Kenya, Ghana and Ethiopia all confirmed their first coronavirus cases in the last 24 hours as the global pandemic picks up pace around the world.

Kenya’s health ministry confirmed the its first coronavirus case on Friday, prompting the nation to put its emergency preparedness efforts to the test. The 27-year old Kenyan woman arrived in the country on Mar. 5 via a US-originated flight with a layover in London. The health secretary Mutahi Kagwe assured the public the ministry is tracing all contacts including recording names of passengers on her inbound flight.

Last week, after a court order was issued ordering the state to prepare for a potential outbreak, Kenya’s Health and Public Works ministries scrambled to construct the nation’s first coronavirus treatment facility. The 120-bed maternity ward turned coronavirus “containment and treatment” unit is housed at Nairobi’s Mbagathi Hospital and equipped with ventilators, monitors, refrigerators, infusion pumps, diagnostic facilities and mobile ultrasound and protective equipment gifted by the US Center for Disease Control.

For East Africa’s largest economy, treatment facilities may not be enough to contain the virus’ spread. Kenya  depends heavily on tourism and trade as a vital aspects  of the economy making it difficult to issue a full scale ban of flights from affected areas. In preparation for the potential blow that coronavirus may wreak Kenya’s  government has committed 500 million Kenyan shilling ($5 million) for a post-coronavirus public relations campaign.

On Thursday night Mar. 12, Ghana confirmed its first two cases of Covid-19  who returned to the country from Norway and Turkey. The health minister said both patients are in isolation and the government has initiated processes for contact tracing.

The person who travelled from Turkey is a citizen of Ghana while local media reports that the other person is a diplomat at the Norwegian embassy in Accra. Both have been in the country for a week.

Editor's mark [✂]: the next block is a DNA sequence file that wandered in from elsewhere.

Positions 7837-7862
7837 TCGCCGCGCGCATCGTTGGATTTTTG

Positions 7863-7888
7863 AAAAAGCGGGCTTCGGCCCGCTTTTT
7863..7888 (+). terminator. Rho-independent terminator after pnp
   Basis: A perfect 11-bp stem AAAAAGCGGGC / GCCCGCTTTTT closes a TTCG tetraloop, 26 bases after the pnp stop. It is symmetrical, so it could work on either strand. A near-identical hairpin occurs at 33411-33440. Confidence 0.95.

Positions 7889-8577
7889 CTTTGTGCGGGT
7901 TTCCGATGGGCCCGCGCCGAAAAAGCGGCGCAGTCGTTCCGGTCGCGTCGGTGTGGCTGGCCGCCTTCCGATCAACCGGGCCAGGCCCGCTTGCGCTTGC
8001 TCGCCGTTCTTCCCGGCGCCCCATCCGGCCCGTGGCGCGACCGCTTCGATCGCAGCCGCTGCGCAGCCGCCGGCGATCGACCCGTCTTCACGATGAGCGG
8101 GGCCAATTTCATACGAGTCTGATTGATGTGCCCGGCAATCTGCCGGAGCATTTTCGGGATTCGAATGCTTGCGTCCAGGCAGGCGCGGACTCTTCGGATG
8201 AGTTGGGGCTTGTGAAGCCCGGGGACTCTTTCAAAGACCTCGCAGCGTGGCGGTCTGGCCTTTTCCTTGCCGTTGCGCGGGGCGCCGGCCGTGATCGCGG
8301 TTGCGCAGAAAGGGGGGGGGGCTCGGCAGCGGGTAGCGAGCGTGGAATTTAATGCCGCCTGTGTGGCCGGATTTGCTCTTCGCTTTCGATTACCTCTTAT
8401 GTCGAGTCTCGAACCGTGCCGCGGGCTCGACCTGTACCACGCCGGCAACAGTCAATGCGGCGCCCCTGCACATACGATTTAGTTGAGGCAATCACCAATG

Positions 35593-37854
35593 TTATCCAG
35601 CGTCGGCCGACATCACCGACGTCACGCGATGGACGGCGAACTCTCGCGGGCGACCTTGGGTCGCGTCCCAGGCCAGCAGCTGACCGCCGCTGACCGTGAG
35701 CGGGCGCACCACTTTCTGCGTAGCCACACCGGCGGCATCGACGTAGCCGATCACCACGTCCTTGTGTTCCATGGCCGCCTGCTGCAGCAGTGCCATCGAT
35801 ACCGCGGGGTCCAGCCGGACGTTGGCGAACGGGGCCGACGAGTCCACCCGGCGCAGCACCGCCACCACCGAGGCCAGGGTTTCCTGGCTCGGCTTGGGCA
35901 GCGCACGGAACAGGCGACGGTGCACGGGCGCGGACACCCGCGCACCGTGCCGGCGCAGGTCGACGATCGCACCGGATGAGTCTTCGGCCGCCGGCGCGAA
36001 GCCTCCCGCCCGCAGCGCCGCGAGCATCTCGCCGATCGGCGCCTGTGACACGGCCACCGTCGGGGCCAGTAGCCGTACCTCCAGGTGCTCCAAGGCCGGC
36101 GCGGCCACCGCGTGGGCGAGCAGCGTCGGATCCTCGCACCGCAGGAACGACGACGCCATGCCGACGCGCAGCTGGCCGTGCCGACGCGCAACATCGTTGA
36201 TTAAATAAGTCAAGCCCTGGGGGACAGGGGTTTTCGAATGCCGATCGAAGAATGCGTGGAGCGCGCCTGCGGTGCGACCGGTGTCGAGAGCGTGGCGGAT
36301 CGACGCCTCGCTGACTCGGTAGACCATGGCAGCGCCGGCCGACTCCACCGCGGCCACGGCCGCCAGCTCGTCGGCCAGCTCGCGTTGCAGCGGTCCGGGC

The cases were confirmed a day after president Nana Akufo-Addo announced $100 million to “fund the expansion of infrastructure, purchase of materials and equipment, and public education,” to battle the coronavirus outbreak.

While there has not been a run on supermarkets, in Accra, some people have been seen wearing masks and gloves. Public buildings are also offering alcohol-based hand sanitizers to visitors at their entrances. Before now, all of Ghana’s neighbors, Togo, Burkina Faso and Cote d’Ivoire have recorded cases.

On Friday, Ethiopia confirmed its first coronavirus case, a 48-year old Japanese man who arrived in the country via Burkina Faso, which earlier this week confirmed two cases. The country is currently tracing his previous contacts and says he is in “good condition.”

There has long been a concern that Sub-Saharan Africa in particular could be devastated by a severe outbreak of a virus due to what the World Health Organization has described as the sub-region’s “fragile health systems.”  But so far, the spread of virus cases has been relatively slow, mostly in single digits except in South Africa (24) and Senegal (10) so far.